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» Mars Rover, immunology and culture

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The artist discusses music as a means to get kids excited about science, and the inspiration he took from astrophysics and polar bears.

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image: U.S. Withdraws from UNESCO

U.S. Withdraws from UNESCO

By Catherine Offord | October 12, 2017

The decision to leave the United Nations’ educational, scientific, and cultural agency was spurred by what American officials say is the organization’s anti-Israel bias and lack of commitment to reform.

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image: Image of the Day: Lab-Grown Brain

Image of the Day: Lab-Grown Brain

By The Scientist Staff | October 12, 2017

Scientists grew organoids that mimic human fetal brains and infected them with the Zika virus to model its neurological effects.

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image: Microglia Turnover in the Human Brain

Microglia Turnover in the Human Brain

By Shawna Williams | October 1, 2017

Researchers find that about a quarter of the immune cells are replaced every year.

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image: Ten-Minute Sabbatical

Ten-Minute Sabbatical

By The Scientist Staff | October 1, 2017

Take a break from the bench to puzzle and peruse.

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image: Watch This Biofilm

Watch This Biofilm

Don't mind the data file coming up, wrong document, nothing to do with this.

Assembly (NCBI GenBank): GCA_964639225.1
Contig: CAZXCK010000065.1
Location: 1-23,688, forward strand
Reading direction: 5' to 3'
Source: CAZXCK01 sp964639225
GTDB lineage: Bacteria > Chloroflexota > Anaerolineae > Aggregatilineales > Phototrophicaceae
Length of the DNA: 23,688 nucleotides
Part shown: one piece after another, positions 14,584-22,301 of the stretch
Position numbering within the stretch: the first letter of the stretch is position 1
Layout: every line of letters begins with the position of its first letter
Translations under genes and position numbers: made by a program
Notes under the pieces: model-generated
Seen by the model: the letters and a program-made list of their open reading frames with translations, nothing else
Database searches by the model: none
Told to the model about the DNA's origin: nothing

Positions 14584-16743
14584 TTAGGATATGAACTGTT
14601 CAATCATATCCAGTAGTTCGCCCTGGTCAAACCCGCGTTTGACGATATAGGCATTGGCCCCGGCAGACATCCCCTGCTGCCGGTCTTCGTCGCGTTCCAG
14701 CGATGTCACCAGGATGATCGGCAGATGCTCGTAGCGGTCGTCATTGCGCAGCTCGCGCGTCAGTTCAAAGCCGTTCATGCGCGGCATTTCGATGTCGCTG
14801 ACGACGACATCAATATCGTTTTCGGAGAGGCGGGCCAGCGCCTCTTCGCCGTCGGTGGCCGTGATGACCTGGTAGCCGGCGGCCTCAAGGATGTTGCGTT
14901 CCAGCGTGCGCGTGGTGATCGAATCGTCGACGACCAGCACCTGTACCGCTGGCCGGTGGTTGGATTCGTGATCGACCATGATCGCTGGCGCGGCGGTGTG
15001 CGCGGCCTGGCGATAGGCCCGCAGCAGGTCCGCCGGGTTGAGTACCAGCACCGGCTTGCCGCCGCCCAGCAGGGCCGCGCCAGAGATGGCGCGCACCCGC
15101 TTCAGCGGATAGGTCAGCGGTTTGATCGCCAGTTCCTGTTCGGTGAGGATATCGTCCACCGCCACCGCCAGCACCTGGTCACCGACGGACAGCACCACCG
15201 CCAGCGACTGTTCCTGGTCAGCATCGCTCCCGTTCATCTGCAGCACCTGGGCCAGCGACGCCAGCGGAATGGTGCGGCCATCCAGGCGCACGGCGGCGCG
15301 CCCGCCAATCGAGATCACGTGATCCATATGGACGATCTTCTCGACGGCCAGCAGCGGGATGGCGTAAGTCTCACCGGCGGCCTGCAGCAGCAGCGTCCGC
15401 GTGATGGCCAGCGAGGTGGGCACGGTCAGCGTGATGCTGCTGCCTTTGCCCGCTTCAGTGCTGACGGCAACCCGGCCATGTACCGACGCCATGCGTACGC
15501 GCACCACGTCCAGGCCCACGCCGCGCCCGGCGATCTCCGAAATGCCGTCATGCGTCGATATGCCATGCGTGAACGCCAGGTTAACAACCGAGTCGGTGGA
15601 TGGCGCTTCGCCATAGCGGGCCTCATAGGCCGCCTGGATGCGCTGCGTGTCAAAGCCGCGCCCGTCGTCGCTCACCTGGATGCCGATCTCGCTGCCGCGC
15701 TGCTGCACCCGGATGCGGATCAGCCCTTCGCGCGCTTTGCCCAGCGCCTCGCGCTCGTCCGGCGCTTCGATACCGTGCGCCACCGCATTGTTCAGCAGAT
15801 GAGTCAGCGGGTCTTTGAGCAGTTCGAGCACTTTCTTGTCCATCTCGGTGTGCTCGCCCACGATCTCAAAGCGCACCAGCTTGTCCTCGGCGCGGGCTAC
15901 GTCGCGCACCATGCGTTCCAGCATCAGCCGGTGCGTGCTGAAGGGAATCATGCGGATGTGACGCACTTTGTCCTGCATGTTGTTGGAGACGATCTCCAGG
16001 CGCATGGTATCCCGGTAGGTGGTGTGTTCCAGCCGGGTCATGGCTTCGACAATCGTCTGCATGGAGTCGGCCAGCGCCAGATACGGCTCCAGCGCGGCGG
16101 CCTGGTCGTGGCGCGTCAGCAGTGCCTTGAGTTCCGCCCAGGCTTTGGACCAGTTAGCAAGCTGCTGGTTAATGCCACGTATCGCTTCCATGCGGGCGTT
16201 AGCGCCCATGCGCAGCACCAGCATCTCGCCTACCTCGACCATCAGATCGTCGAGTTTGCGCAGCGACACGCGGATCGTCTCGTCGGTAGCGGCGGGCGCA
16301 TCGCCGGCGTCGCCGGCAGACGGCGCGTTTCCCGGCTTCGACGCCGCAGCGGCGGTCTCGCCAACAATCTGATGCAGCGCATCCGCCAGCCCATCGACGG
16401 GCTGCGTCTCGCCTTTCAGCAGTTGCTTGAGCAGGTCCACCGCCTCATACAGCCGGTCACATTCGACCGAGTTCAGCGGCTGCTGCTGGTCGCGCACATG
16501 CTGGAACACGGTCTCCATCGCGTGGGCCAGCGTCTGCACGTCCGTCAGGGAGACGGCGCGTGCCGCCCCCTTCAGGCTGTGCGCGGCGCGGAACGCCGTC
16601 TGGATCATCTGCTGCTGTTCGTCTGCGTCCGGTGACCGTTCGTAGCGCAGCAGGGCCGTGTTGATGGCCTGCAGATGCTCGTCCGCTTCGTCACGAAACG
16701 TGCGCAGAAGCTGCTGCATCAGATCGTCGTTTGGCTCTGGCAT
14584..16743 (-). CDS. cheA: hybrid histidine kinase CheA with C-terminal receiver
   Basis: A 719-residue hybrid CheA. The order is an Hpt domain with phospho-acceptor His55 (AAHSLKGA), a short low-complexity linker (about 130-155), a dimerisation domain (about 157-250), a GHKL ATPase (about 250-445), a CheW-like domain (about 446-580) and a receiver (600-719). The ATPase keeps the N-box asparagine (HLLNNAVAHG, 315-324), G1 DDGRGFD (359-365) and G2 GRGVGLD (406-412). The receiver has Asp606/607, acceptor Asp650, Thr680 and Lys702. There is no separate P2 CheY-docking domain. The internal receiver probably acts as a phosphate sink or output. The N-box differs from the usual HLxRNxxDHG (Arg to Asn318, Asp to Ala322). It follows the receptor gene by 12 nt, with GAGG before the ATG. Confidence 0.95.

By The Scientist Staff | October 1, 2017

Researchers encoded moving images in DNA within living cells.

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image: Infographic: Macrophages Around the Body

Infographic: Macrophages Around the Body

By Claire Asher | October 1, 2017

In addition to circulating in the blood as immune sentinels, macrophages play specialized roles in different organs around the body.

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image: Macrophages Are the Ultimate Multitaskers

Macrophages Are the Ultimate Multitaskers

By Claire Asher | October 1, 2017

From guiding branching neurons in the developing brain to maintaining a healthy heartbeat, there seems to be no job that the immune cells can’t tackle.

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image: Book Excerpt from <em>Rise of the Necrofauna</em>

Book Excerpt from Rise of the Necrofauna

By Britt Wray | October 1, 2017

In chapter 4, “Why Recreate the Woolly Mammoth?” author Britt Wray explores the social consequences of bringing an iconic species back from extinction.

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image: Booger Bacteria’s Sweet Immune Suppression

Booger Bacteria’s Sweet Immune Suppression

By Ruth Williams | September 6, 2017

Sweet taste receptor-activating molecules produced by sinus microbes suppress the local innate immune system in humans.

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